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Part of me, though, feels that it’s difficult to talk about anti-vaxxing without talking about selfishness. The cognitive dissonance surrounding anti-vaxxers doesn’t simply reflect a mistrust of science, but a failure to situate oneself in another person’s position. As Sybil Carlson, the mother of an unvaccinated child who attended a school that suffered a measles outbreak, told the New York Times in 2008: “I refuse to sacrifice my children for the greater good… [but] I cannot deny that my child can put someone else at risk.” What anti-vaxxing really hinges on isn’t a binary between scientific facts and misguided falsehood, then, but a struggle between the rights of the individual and the safety of a group. No-vaxxing is a political act, one where individual liberty trumps collective health.

The writer Susan Sontag was diagnosed in 2004 with myelodysplastic syndrome (MDS), a precursor to rapidly progressive leukaemia, and a sister condition to my own. When Sontag wrote Illness as Metaphor in 1978, a rumination on cancer (she was, at the time, undergoing treatment for breast cancer), doctors still considered that telling a patient the truth of their diagnosis would be “intolerable to all but exceptionally mature and intelligent patients” – instead, information would be relayed to their family. Twelve is a funny age – conscious enough to remember and understand a great deal, but still too child-like to count as particularly mature or intelligent. It’s only recently as an adult that I’ve started to find out more about this disease that is gone, but I’m told could still return.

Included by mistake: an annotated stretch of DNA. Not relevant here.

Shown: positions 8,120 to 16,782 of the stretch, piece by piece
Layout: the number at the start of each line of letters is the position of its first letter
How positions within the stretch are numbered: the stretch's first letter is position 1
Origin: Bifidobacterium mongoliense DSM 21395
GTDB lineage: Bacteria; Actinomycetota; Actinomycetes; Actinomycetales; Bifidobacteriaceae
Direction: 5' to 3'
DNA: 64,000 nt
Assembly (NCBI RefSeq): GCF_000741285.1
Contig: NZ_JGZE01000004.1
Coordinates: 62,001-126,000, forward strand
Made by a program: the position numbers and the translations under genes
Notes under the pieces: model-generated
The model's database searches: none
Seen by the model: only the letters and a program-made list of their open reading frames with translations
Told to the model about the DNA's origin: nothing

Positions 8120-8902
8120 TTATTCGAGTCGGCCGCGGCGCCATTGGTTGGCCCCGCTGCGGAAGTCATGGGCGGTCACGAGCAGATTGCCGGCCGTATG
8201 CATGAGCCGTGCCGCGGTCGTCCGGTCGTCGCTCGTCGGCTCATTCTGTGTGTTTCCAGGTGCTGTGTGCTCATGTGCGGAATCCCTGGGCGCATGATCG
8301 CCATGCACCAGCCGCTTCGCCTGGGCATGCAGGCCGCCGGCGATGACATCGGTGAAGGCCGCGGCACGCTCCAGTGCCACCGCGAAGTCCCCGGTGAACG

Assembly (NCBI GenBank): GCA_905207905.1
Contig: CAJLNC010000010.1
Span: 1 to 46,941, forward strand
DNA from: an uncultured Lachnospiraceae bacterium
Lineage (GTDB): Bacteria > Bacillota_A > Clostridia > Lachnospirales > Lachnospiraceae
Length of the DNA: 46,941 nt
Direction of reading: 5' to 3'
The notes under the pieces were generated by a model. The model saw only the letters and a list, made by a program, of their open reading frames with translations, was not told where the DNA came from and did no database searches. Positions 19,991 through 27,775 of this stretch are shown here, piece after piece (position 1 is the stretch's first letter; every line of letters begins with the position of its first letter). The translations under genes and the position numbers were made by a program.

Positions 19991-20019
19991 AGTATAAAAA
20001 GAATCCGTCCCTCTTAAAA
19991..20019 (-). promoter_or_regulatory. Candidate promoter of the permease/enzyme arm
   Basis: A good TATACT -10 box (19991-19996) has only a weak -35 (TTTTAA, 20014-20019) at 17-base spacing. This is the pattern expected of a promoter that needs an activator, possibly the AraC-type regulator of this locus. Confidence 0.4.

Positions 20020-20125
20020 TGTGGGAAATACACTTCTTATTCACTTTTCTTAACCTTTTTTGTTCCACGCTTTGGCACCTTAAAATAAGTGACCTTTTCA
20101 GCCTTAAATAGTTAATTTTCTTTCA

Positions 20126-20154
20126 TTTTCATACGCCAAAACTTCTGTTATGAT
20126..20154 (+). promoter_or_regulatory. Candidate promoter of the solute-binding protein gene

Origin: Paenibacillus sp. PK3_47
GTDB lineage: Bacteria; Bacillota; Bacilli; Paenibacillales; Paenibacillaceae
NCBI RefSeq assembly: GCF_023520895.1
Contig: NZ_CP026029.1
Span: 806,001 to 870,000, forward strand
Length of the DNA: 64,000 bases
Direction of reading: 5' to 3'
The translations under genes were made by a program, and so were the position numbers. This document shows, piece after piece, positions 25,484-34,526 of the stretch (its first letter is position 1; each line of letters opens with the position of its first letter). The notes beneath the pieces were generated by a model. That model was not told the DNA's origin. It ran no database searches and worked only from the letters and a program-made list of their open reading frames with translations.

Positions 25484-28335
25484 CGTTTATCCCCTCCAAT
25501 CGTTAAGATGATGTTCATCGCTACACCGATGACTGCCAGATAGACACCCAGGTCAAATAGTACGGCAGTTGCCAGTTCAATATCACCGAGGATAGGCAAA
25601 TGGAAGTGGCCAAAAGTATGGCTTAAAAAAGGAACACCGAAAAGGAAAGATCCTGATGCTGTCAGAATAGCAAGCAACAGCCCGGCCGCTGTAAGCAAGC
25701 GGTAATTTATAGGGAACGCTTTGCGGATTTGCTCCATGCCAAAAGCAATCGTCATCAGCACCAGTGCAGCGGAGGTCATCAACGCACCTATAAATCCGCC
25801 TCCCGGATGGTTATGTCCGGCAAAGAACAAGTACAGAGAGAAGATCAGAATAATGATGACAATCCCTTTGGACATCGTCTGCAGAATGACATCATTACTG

“Illness is the night-side of life, a more onerous citizenship. Everyone who is born holds dual citizenship, in the kingdom of the well and in the kingdom of the sick. Although we all prefer to use only the good passport, sooner or later each of us is obliged… to identify ourselves as citizens of that other place,” Sontag wrote in 1978. Shortly before she died of complications arising from MDS in 2004, she told her son, “this time, for the first time… I don’t feel special”. Illness doesn’t make you special, interesting or worthy – it makes you sick. It’s banal and unfair, neither interesting nor selective, never explaining or apologising.

Vaccines are a collective agreement to address infectious diseases together; epidemiologists call this “herd immunity”, which can’t be maintained below a certain threshold. Anti-vaxxers refuse this shared reality in favour of subjective truths, which are only possible to believe because epidemics of scarlet fever and tuberculosis have long been wiped out. The further I grow from the time spent in that room, the more fortunate I realise those parents must be; fortunate to indulge in alternate versions of the truth, unencumbered by the prospect of dying, having never really lived.